Selling More: Power Practice #5: Shift your mindset to set your product prices and service fees based on value.

The more common approach is to set fees based on hourly rates, on what the competition is charging, or on what you mistakenly fear is what customers can afford to pay.

For a lot of entrepreneurs, this is a very challenging subject. It takes a committed effort to shift existing habits and mindsets. I’ve worked with a lot of people on this. For many people, they just aren’t as confident about stating their fees. When it comes to setting fees, frequently there is this little voice that goes off in the back of our minds that says “You can’t do that.” “People won’t buy from you.” “You’ll lose all your customers.” “Your business will come to a screeching halt.” “It won’t work. It’ll be a disaster.” “You’re going to fail.” This comes from mistaken beliefs about yourself.

What is the number one reason that people don’t set their fees based on value?

The number one reason that people have a challenge in setting their fees based on value is self esteem. They have a weak relationship to themselves in understanding and appreciating who they are and the value that they provide to others.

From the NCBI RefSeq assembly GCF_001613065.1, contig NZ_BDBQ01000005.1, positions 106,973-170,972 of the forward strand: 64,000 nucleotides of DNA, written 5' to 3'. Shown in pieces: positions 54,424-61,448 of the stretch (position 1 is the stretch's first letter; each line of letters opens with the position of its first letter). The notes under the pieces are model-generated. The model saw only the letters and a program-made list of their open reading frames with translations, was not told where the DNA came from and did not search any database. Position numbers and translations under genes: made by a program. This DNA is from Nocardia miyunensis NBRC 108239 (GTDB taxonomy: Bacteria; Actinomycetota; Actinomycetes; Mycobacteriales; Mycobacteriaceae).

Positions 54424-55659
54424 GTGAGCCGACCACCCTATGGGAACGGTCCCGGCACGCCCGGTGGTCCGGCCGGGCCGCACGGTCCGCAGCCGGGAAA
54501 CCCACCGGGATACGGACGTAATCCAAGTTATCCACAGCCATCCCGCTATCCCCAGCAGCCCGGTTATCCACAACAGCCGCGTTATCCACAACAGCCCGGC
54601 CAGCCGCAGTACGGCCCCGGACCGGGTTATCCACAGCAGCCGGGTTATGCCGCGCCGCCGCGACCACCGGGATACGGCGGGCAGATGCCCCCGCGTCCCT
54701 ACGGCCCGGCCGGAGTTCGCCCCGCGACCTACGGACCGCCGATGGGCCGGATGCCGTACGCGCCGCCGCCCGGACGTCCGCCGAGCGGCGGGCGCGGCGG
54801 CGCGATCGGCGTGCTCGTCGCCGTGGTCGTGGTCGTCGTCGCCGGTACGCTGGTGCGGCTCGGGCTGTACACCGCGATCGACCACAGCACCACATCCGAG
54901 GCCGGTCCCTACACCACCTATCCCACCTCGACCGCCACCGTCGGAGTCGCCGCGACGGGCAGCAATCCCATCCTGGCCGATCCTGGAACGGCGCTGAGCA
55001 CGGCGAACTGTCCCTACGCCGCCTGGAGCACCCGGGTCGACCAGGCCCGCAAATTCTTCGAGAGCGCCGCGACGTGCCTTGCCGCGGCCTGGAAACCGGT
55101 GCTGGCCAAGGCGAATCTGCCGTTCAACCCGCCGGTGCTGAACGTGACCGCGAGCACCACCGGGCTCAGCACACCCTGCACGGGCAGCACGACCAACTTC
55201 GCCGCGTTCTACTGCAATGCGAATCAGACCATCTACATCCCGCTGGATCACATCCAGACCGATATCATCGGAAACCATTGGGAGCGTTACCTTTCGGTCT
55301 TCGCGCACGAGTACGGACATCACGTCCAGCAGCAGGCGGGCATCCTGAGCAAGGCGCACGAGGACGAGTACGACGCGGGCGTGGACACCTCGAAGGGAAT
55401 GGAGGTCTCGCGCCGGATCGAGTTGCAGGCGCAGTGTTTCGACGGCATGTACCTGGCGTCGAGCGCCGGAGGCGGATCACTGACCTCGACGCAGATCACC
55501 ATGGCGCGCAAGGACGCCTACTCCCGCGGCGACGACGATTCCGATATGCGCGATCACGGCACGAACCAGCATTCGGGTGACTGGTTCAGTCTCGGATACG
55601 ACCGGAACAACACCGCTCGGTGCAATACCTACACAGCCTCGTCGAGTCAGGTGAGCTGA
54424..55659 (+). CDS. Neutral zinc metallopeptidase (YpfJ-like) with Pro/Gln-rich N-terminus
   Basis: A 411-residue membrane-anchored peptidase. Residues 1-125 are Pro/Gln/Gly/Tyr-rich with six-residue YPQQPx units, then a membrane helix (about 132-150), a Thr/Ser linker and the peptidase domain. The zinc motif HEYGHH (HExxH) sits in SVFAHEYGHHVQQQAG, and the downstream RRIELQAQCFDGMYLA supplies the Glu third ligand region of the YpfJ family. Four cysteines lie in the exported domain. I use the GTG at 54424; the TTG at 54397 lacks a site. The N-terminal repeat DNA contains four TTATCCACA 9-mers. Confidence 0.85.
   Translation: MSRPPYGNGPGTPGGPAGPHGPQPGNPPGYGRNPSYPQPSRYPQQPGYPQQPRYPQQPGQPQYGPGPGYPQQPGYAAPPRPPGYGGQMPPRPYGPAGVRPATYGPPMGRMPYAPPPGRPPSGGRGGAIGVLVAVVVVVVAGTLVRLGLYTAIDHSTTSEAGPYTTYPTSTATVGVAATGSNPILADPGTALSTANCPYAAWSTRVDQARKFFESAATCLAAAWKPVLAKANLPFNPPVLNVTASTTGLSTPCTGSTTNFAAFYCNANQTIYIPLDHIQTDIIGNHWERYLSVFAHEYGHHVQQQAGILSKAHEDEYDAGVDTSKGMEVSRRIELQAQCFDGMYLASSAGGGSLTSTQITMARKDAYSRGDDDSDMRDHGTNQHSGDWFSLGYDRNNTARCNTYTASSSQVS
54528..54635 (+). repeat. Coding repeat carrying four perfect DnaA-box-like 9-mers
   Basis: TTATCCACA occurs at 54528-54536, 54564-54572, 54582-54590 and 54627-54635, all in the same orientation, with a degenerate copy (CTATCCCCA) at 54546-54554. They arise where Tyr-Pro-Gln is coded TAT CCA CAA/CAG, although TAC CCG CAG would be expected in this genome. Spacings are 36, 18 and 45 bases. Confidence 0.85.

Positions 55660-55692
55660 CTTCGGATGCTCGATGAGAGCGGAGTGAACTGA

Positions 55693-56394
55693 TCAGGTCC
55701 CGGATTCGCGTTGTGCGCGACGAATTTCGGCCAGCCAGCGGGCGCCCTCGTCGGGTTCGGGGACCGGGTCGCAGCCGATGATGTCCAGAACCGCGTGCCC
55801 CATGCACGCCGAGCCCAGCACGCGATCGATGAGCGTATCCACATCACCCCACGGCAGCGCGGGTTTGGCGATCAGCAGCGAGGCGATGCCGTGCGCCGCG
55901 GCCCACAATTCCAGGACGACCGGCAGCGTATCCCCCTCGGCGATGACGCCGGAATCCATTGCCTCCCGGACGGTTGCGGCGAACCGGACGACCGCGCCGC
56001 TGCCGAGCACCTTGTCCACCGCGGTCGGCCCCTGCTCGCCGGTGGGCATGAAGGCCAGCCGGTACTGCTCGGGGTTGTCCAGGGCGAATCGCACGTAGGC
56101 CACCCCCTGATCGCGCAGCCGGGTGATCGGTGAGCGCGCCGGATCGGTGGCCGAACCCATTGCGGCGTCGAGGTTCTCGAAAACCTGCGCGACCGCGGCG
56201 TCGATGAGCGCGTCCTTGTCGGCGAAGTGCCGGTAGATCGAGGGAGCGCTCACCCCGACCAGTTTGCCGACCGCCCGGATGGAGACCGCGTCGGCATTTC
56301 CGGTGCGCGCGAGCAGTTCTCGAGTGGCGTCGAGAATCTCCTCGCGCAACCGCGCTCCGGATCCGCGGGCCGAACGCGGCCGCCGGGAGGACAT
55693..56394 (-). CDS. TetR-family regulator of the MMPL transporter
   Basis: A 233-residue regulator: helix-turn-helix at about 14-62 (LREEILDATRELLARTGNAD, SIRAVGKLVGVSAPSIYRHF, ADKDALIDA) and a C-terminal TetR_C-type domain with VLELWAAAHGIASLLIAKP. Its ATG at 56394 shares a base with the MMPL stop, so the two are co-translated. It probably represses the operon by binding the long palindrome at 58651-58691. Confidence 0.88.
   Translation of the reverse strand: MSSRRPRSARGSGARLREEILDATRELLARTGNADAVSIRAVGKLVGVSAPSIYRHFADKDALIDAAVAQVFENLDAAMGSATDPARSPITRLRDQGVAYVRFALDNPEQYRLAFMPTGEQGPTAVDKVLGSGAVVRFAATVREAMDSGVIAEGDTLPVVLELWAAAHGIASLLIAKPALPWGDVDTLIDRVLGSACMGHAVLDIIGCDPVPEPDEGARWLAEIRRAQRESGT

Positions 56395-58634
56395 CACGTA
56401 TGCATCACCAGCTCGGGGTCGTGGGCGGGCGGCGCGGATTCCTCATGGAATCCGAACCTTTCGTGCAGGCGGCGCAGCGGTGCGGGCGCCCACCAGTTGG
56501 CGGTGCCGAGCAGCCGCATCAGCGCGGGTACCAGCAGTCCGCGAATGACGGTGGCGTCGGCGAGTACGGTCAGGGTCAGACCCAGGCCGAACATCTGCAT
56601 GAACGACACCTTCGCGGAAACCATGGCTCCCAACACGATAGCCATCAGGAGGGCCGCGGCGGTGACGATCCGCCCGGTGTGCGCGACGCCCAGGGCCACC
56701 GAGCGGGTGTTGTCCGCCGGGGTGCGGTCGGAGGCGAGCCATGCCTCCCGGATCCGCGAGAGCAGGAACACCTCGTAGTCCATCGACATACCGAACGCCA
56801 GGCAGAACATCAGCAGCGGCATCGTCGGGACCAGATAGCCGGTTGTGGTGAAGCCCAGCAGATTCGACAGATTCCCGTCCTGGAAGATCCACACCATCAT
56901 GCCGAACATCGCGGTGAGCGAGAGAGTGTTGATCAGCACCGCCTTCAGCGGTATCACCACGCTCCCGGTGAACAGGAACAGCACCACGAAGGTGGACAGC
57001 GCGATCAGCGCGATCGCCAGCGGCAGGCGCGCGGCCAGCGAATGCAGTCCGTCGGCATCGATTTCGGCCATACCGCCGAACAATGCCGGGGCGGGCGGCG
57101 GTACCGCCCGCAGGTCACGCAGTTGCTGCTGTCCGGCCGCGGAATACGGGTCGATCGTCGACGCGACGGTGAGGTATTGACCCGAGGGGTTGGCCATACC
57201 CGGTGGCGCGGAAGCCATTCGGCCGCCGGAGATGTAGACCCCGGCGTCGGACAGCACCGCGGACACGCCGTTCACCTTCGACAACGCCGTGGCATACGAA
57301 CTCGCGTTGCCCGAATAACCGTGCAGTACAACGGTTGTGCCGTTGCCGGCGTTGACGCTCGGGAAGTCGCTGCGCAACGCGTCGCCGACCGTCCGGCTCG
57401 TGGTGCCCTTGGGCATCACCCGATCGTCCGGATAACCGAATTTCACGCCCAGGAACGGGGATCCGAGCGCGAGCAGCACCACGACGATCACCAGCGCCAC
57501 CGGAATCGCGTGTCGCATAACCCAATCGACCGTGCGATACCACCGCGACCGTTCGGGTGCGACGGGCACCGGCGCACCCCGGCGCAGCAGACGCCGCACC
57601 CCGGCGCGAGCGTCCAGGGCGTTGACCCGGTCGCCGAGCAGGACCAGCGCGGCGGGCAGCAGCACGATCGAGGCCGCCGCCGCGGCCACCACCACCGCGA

When you alter your beliefs, thoughts, and feelings about who you are as a human being, you gain greater confidence in the value that you have to offer and in setting your fees based on value. This inquiry opens up a whole host of other things such as emotional feelings, emotions that are based in the past, typically from our childhoods.

Expanding and upgrading your mindset about the value you provide and setting fees and prices is an ongoing process. Engaging in this work is likely to boost your confidence in the value you provide with potential clients and reinforce that value for existing clients.

In Part 4 of this series, we’ll cover 5 more power practices for encouraging buyers to spend more each time they buy from you.

Initial Meeting with a New Potential Client: Charge or No Charge?

Right Turn Dollar BillThis is an age-old question and quandary for many service providers in all types of industries.

I’ve heard of people embracing the policy that the first two hours with a new potential are free. Wow! That is a lot of volunteer time that gets racked up over the course of a business career!